PACIFIC YEARLY MEETING
of the Religious Society of Friends
To Friends Everywhere,
Healing—of self, community, world—was the theme of the 66th Annual Session of Pacific Yearly Meeting, held from the 13th through the 18th of Eighth Month, 2012. We gathered again at Walker Creek Ranch near Petaluma, California, among the live oaks and golden, rolling hills of the Northern California coastal range, a few miles from the Pacific Ocean. In the quiet repose of this remote area (blessedly free of cell phone connection!) we saw deer foraging daintily on the outskirts of the ranch, turkey vultures circling above, raccoons feasting upon food found in backpacks. All were reminders of the healing beauty of the Earth and its readiness to welcome us back into communion with the Great Spirit in which “we live, and move, and have our being.”
In the call to our Annual Session, Presiding Clerk Marilee Eusebio invited us to “Come with open minds and hearts that in the Spirit, we may share our deepest selves with one another.” In the opening plenary, she quoted from a speech by Shirin Ebadi, the first Iranian (and the first Muslim woman) to win the Nobel Peace Prize, whose message was simply “Embrace kindness.”
In his keynote message, “The Dance between Hope and Fear Among Friends,” John Calvi of Putney Meeting in Vermont spelled out various dimensions of healing. The deepest, most lasting healing occurs when we surrender ourselves into the Light—where “surrender” does not mean giving up, but rather joining something far greater than ourselves. Our work of healing is most effective when we have a clear sense of our own goodness—the “spiritual essence” which is our connection to the Divine. This awareness is strengthened by many things, including the enjoyment of giving and receiving love; acts of conscience and the use of our personal power for the common good; and the direct experience of the Divine through the stillness of Friends’ worship.
The schedule for our Annual Session was redesigned to enhance opportunities for healing, by fostering more deeply gathered or “covered” Meetings for Worship on the Occasion of Business, and by greater coordination of age-related and intergenerational group activities. Worship-sharing queries addressed healing at many levels: care for our physical selves, our inner lives, our Meetings and wider communities, and the common ills of humanity. Many Interest Groups featured initiatives to mend the world, including “The Joy of Racial Healing”; Friends Peace Teams; Promoting Diplomacy (not War) with Iran; Healing From Trauma; Abolishing the Death Penalty; Ending Torture; and listening to needs of undocumented students.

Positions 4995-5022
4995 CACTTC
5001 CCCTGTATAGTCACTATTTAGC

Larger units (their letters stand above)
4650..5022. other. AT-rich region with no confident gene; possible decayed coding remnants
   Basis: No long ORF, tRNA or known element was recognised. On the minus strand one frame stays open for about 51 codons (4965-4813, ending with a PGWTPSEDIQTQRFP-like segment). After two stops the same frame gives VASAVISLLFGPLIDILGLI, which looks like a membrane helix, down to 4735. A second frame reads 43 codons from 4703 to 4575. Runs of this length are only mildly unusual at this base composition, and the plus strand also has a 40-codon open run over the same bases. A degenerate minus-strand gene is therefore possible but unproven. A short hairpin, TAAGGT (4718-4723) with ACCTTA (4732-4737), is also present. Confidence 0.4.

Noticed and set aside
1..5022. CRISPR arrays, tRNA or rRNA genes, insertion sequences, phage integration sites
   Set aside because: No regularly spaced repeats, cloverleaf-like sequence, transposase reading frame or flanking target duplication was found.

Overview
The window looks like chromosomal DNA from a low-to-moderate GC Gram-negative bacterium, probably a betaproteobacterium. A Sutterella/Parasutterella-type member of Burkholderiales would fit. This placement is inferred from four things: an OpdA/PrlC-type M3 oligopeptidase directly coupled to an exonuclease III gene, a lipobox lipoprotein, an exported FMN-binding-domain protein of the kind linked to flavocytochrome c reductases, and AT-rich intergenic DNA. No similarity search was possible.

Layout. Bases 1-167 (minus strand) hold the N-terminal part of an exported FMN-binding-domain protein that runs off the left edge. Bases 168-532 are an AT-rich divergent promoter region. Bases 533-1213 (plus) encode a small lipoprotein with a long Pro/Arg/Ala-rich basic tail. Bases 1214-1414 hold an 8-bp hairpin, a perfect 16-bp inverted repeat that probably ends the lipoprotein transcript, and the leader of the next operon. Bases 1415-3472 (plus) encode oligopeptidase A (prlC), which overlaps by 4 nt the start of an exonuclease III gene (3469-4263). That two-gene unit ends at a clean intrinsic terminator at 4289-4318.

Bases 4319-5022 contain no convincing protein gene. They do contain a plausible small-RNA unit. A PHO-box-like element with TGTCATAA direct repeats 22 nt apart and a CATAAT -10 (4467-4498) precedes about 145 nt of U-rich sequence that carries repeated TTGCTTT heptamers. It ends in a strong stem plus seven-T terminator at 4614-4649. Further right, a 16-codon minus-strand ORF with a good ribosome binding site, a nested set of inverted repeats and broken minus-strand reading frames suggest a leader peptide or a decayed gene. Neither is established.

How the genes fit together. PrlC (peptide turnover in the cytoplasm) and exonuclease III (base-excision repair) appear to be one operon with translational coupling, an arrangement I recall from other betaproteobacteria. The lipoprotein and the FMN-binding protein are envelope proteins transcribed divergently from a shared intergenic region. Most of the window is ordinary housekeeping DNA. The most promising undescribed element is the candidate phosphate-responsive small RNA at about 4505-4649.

We broke into enthusiastic applause at the end of the premier showing of a film made by four of our Pacific Yearly Meeting members who had attended the 6th World Conference of Friends, held in Kenya earlier this year: “Being Salt and Light: Friends Living the Kingdom of God in a Broken World.” The film, Salt and Light, depicts in compelling intimacy the exuberant joy of coming together and sharing in worship with Friends from many parts of the world, as well as the sometimes painful gift of wrestling with deeply held differences, especially those regarding differences in sexual orientation. We have been heartened by reports that healing is taking place, even across such painful divisions. The film has been adopted by Friends World Committee for Consultation as part of its own publicity for the World Conference.
We are deeply gratified to witness a growing energy and commitment to the Yearly Meeting among our youth. One young Friend speaks with wonder of the greater fluidity that he senses between various age groups within the Yearly Meeting. At one meeting, Friends of all ages gathered to find ways to soften separations and enhance connections between younger and older Friends. The youngest person present, a three-year-old boy, was allowed to play on the floor with a roll of Scotch Tape. As older Friends talked, the little boy decided to stretch pieces of tape from the feet of one person to the next, until many feet were joined by transparent, sticky links. Reuniting the generations begins with outreach at the most basic, ground level—and “A little child shall lead us.”
The decision of the Yearly Meeting in 2009 to experiment with our first paid full-time staff person, a Youth Program Coordinator, has been deeply affirming to many of our young people, who report that they feel a greater sense of belonging to Pacific Yearly Meeting—that they have “come home.” Their revitalized connection to the Yearly Meeting and to the Religious Society of Friends is infectious and empowering, spawning eagerness to share with others in the wider world the beauty of an inclusive and loving Blessed Community.
At the same time, some of our Monthly Meetings struggle with the increased financial burden posed by the newly-hired staff person. Following a full evaluation, at our Annual Session in 2013 we will decide whether to continue, or to lay down, this initiative.
Healing occurs at many levels and by many means, some less visible and obvious than others. A message out of the silence this week reminded us of the hidden, yet deeply healing power of lives of integrity and compassion. Such lives affect all whom they touch, beyond what words can say. Ultimately, who we are as human beings is our greatest and most lasting witness to the world.
In the Light,
Marilee Eusebio, Presiding Clerk